North American Network Operators Group|
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5 NAPs Any savings?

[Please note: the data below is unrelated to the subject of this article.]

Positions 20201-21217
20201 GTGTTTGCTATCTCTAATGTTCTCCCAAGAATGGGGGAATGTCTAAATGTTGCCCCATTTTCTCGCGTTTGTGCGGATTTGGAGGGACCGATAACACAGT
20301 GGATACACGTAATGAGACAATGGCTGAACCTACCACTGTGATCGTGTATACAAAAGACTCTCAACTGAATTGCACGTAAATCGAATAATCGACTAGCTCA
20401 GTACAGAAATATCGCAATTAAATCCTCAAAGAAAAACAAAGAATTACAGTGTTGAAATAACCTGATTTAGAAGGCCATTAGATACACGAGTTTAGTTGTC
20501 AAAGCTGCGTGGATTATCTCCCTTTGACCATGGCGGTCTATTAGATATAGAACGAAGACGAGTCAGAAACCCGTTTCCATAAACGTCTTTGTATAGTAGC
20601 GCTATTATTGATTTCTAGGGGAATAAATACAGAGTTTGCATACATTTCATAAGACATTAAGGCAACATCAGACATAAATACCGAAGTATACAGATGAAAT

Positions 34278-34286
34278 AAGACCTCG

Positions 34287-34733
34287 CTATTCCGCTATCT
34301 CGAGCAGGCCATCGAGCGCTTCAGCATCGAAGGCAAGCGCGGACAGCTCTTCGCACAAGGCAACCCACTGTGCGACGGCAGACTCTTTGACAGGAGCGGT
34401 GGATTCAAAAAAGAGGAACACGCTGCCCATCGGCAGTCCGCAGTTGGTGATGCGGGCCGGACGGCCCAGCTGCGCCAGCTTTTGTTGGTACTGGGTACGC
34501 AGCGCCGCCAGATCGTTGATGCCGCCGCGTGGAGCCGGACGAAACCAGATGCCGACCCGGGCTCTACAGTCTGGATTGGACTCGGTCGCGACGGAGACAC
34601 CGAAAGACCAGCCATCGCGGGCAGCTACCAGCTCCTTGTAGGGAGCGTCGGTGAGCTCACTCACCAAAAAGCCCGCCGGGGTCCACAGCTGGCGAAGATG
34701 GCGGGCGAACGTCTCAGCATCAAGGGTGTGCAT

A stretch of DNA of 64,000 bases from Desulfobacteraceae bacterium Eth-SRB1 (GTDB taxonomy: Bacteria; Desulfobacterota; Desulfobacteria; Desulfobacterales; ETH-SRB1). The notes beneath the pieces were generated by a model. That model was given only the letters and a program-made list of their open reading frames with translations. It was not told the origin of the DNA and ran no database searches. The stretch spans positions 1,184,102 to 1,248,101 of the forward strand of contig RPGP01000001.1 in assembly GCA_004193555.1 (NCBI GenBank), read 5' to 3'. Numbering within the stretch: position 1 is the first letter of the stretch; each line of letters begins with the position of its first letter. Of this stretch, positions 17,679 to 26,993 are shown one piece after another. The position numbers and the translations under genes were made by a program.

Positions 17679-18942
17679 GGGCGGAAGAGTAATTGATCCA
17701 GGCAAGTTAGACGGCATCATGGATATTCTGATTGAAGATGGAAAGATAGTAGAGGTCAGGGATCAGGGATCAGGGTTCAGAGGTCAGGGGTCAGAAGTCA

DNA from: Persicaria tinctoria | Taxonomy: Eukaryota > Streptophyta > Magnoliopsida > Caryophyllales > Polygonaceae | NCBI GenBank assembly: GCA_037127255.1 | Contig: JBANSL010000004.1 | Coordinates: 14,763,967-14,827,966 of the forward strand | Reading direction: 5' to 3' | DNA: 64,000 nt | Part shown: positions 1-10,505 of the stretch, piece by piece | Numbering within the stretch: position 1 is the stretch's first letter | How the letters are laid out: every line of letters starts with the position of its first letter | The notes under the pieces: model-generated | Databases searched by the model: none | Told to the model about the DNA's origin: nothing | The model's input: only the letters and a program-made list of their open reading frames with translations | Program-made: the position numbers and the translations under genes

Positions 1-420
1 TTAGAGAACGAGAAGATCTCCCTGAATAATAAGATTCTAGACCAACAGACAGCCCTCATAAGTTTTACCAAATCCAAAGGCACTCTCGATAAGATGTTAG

Here is the question that occurred to me. If we set a requirement to be at 5 NAPs, and we don't peer with anyone who isn't at 5 NAPs, and we only peer with like 4 networks that qualify, aren't we essentially talking about using GigaSwitch or ATM switches as private interconnects? [barring the defaulting issue on FDDI] If whole point is to exclude networks due to a number of technical reasons why go to 5 or 20 NAPs when private connects would serve the same purpose? Or is it some kind of bragging thing where a network can say "We went to the time and expense of engineering connections to 5 NAPs and now no one qualifies for peering with us." Wouldn't the obvious question be, "Why did you bother then?" For several organizations it isn't the money that is really a question with multiple NAPs, but the marginal value of the next NAP after you are already at 3 or 4 whatever is considered acceptable/comfortable. [Economic theory, sorry] Anyone agree? -Deepak. - - - - - - - - - - - - - - - - -